Comcast nabs TV rights th NHL for $70 million
Comcast secured National Hockey League TV-broadcast rights for $70 million a year last week, fueling speculation the Philadelphia-based cable giant is building up its own sports net, OLN, or Outdoor Life Network, to rival ESPN. ESPN, which let its $60 million annual NHL carriage extension lapse last spring, turned down its right to match the offer. Under the deal, OLN will broadcast 58 regular-season games on Monday and Tuesday nights, the Stanley Cup playoffs and the first two games of the Stanley Cup Final. Comcast will also create video-on-demand and HDTV broadcasts, products cable operators are aggressively marketing. OLN will offer online streaming of two live games a night as well as broadband highlights, commentary and library footage. The first game, between the New York Rangers and Philadelphia Flyers, airs Oct. 5.
Motorola hires former Apple exec for marketing post
Motorola, about to launch its iTunes-compatible phone, has hired George Neill, a former top Apple Computer executive, as corporate VP-global marketing communications. He reports to Geoffrey Frost, senior VP-chief marketing officer. Mr. Neill, formerly senior director of worldwide marketing for Apple during the launch of iPod, left the company in February. Neither Mr. Neill, who was recruited for the post by Spencer Stuart Chicago, nor Motorola executives returned calls by deadline.
ICANN delays designation for porn Web sites
Citing the massive opposition to the designation .XXX for pornography sites, the Internet Corp. for Assigned Names and Numbers has put off until September the designation of that suffix to identify such sites. Opposition came from the Bush administration, which sent a letter saying the Department of Commerce had received 6,000 letters decrying the effect of pornography on children. The American Civil Liberties Union also came out against the suffix for a different reason, saying the creation of the domain would encourage governments to restrict adult sites to the .XXX designation. ICANN had approved the .XXX domain in June.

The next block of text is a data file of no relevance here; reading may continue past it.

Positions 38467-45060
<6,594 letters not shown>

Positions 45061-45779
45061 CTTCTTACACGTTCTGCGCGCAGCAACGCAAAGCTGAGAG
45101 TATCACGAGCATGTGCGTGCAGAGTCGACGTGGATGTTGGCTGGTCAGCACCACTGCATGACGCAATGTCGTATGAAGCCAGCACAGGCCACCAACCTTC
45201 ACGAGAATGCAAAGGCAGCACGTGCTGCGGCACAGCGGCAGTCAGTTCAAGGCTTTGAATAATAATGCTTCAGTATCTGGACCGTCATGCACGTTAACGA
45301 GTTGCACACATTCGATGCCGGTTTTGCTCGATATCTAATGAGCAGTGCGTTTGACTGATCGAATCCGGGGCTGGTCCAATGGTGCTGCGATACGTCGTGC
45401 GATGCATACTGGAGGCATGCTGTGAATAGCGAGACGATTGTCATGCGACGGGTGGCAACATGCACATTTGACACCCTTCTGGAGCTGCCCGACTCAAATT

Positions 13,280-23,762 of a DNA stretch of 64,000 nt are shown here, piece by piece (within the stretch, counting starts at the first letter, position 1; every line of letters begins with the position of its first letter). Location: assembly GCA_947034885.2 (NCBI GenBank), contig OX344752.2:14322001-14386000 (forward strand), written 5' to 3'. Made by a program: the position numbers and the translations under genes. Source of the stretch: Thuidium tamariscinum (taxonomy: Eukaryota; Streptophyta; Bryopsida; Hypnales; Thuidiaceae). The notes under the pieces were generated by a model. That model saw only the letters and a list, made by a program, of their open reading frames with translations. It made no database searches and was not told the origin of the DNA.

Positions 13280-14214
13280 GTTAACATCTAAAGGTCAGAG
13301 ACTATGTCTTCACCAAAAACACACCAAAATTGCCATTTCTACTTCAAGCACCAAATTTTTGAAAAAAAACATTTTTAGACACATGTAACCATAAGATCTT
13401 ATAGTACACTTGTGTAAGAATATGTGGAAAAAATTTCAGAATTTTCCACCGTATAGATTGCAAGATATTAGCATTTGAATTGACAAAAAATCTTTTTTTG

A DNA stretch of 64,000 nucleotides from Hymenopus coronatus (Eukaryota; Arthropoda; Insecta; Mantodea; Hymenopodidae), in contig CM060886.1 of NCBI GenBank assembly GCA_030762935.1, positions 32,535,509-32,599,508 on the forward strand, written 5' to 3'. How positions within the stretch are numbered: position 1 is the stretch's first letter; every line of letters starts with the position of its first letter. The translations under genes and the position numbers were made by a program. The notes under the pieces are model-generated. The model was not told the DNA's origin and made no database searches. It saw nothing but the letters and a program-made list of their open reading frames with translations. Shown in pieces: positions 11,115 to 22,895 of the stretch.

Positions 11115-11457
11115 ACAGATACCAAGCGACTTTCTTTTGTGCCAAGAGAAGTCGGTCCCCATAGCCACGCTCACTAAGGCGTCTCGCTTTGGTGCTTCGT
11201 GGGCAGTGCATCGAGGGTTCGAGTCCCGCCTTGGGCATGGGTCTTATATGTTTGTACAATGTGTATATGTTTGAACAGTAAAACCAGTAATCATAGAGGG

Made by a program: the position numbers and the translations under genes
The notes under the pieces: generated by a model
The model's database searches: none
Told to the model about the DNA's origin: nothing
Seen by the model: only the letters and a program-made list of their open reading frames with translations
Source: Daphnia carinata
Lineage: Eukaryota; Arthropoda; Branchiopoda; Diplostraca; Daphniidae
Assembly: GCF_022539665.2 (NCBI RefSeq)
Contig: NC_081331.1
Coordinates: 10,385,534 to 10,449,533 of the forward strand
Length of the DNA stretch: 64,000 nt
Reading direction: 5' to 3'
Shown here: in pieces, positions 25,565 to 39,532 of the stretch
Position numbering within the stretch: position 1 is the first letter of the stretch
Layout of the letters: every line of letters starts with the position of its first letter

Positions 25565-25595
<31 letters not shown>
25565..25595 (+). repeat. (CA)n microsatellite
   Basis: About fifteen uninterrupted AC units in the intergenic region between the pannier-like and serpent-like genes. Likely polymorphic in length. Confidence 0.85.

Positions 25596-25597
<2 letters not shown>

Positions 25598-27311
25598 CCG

Celeb mags racked up circ gains in first half
Despite the continued influx into the weekly celebrity magazine market, star-crazed glossies gained circulation during the first half of the year, according to the Audit Bureau of Circulations Fas-Fax report issued last week. At Bauer Publishing's In Touch Weekly, newsstand sales grew 49.4% compared with the first half of 2004. Subscriptions rose 59.6% and total paid circulation increased 49.7% to 1.1 million. Spanish-language and Hispanic titles also kept growing, although their relative youth and smaller circulations made high-percentage increases easier to achieve than they were at magazines introduced decades ago. More than a dozen well-known titles failed to meet their rate bases, the paid circulation they guaranteed to advertisers, including Johnson Publishing's Ebony, Kiplinger's Personal Finance and Hachette Filipacchi Media U.S.'s Metropolitan Home and Road & Track. AdAge.com QwikFIND aaq83v
Drug office shifts focus from pot to meth
The White House drug office, which has been using its paid advertising for anti-marijuana messages, will begin using some regional ads to fight methamphetamine use. The Partnership for a Drug-Free America is preparing spots that will run starting in November in regions with heavy meth use. To speed the development and distribution of messages the drug office agreed to pay the Partnership nearly $1 million. The meth ad campaign was announced last week as part of a multi-pronged effort by the Bush administration that also will include increased enforcement and treatment
Apprise Media, the niche-media-investment company controlled by Charles G. McCurdy, a co-founder a former president of Primedia, acquired CFW Enterprises, a publisher of paintball and martial-arts enthusiast publications such as Action Pursuit Games and Inside Kung Fu. Terms were not disclosed.